Featured Member Interview: Penny Yarber

As part of our Member Appreciation Month, this series of Ampersand posts will introduce you to our members, individuals who work to advance ethical research on a daily basis. Please read on to learn more about their professional experiences, how membership helps connect them to a larger community, and what goes on behind-the-scenes in their lives!

Today we’d like to introduce you to Penny Yarber, CIM, regulatory specialist at St. John’s Mercy Medical Center.

When and why did you join the field?
I joined the field in April 1998 when I starting working for the St. Louis-Cape Girardeau Community Clinical Oncology Program (CCOP) office. I worked quite a few years in the CCOP office, and then when the position became available in the IRB office at our institution I applied. That was five years ago. I have learned a lot through reading on my own and the conferences that I have attended. All the information on PRIM&R’s website has been very helpful.

What is your favorite part of your job?
I enjoy teaching those that are new to research, and learning more myself.

What are you reading?
I am currently reading Chasing Medical Miracles: The Promise and Perils of Clinical Trials by Alex O’Meara. This is a very interesting book about clinical trials and being a research participant.

Why did you join PRIM&R?
I joined for further education, and to keep up-to-date with new information related to research.

What is your favorite member benefit?
The conferences are very exciting. I also enjoy the PRIM&R Newsletter and RED. The webinars look very educational, but I’ve only participated in one of those several years ago. I’m hoping our institution can do that again soon.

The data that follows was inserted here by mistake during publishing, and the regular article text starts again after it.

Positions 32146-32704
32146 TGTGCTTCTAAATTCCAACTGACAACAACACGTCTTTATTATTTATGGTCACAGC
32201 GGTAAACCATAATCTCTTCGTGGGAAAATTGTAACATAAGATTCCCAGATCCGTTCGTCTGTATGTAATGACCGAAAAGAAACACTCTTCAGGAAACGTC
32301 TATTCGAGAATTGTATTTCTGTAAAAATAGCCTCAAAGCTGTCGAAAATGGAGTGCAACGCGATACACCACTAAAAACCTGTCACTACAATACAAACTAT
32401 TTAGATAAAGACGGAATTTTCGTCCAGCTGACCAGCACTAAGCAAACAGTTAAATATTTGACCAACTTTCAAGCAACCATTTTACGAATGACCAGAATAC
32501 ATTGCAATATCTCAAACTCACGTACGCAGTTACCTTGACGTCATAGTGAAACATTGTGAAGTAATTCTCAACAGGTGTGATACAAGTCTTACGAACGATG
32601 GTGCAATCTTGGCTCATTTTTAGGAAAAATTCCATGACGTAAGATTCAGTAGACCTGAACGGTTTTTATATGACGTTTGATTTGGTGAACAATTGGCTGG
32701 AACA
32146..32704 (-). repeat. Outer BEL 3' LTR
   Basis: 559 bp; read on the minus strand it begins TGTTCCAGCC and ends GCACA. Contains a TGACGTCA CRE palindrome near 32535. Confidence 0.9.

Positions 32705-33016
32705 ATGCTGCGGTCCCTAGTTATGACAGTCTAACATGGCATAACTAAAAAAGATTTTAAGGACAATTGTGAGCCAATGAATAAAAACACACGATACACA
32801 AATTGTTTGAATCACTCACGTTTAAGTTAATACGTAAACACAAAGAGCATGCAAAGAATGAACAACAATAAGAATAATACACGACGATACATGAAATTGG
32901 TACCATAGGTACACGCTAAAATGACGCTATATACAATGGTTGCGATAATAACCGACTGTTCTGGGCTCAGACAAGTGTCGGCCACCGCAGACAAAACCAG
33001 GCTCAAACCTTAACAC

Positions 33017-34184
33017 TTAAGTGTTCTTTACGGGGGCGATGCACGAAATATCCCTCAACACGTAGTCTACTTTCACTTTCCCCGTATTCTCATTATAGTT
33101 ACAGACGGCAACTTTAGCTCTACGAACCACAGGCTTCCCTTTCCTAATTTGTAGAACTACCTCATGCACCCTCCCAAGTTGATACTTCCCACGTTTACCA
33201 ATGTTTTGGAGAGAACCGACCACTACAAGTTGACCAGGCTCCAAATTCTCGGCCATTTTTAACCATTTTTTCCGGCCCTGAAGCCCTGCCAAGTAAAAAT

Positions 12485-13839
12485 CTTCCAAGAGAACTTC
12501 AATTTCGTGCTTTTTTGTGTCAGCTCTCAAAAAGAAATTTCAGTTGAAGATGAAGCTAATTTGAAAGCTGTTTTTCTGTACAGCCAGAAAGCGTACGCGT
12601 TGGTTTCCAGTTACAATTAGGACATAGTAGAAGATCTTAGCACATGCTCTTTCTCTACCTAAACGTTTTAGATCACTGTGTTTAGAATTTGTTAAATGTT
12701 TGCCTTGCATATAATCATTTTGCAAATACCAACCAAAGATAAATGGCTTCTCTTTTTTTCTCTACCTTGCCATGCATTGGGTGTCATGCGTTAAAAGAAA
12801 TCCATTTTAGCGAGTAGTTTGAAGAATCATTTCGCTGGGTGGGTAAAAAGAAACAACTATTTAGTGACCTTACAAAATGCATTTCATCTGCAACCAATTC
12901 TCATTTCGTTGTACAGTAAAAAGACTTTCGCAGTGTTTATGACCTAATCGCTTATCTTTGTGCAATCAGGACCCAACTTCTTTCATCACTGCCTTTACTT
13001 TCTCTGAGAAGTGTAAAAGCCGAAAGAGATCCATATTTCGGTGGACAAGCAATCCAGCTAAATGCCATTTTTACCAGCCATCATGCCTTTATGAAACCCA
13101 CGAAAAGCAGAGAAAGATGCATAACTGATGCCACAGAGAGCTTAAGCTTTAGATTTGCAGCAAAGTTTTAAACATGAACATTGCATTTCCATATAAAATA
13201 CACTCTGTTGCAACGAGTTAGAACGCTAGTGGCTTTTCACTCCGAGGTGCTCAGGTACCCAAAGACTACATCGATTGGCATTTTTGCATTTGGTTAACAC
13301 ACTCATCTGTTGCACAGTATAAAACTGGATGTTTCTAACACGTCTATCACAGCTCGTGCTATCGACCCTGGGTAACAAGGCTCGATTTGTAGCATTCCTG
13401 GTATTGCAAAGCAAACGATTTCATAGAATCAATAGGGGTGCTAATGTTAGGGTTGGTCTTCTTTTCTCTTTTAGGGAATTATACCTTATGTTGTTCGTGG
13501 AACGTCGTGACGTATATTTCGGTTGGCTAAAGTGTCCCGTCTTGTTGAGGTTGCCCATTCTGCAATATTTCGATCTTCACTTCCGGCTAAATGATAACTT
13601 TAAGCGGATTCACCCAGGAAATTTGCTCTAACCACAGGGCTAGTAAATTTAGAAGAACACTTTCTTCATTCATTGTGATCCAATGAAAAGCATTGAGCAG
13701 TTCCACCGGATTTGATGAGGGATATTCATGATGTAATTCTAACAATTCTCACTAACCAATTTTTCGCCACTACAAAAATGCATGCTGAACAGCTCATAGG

What would you say to someone who is considering PRIM&R membership?
I have told several people about PRIM&R and about becoming a member. I tell them PRIM&R has a lot of educational resources and conferences, and I tell them about the certification.

If you were planning our next conference, who would you select as a keynote speaker?
For the next keynote speaker I would select someone—maybe several people—who have been research participants and let them tell their stories; one with a positive experience and one with a negative experience. I think it is good to hear from research participants. Someone such as Allen Hornblum, who wrote the book Sentenced to Science: One Black Man’s Story of Imprisonment in America and was discussed during the 2009 Advancing Ethical Research Conference, would be interesting. He can talk about the problems that he encountered as a prisoner and being in research trials.

What motivates you to maintain your commitment to advancing ethical research? What motivates me is the knowledge that through research, there will someday be medical treatment/drugs/cures for diseases that we don’t have cures for now.

What advice do you have for young professionals interested in pursuing a career in ethical research?
I would tell young professionals interested in research that it is a very interesting field and there is always more to learn.

What do you believe is a key challenge facing the field of research ethics?
The key challenge facing the field of research ethics is keeping up with all the new regulations and changes.

Thank you for being part of the membership community and sharing your story, Penny. As a PRIM&R member, we hope you take advantage of the additional webinar discounts offered as part of Member Appreciation Month.

If you’d like to learn more about becoming a member, please visit our website today.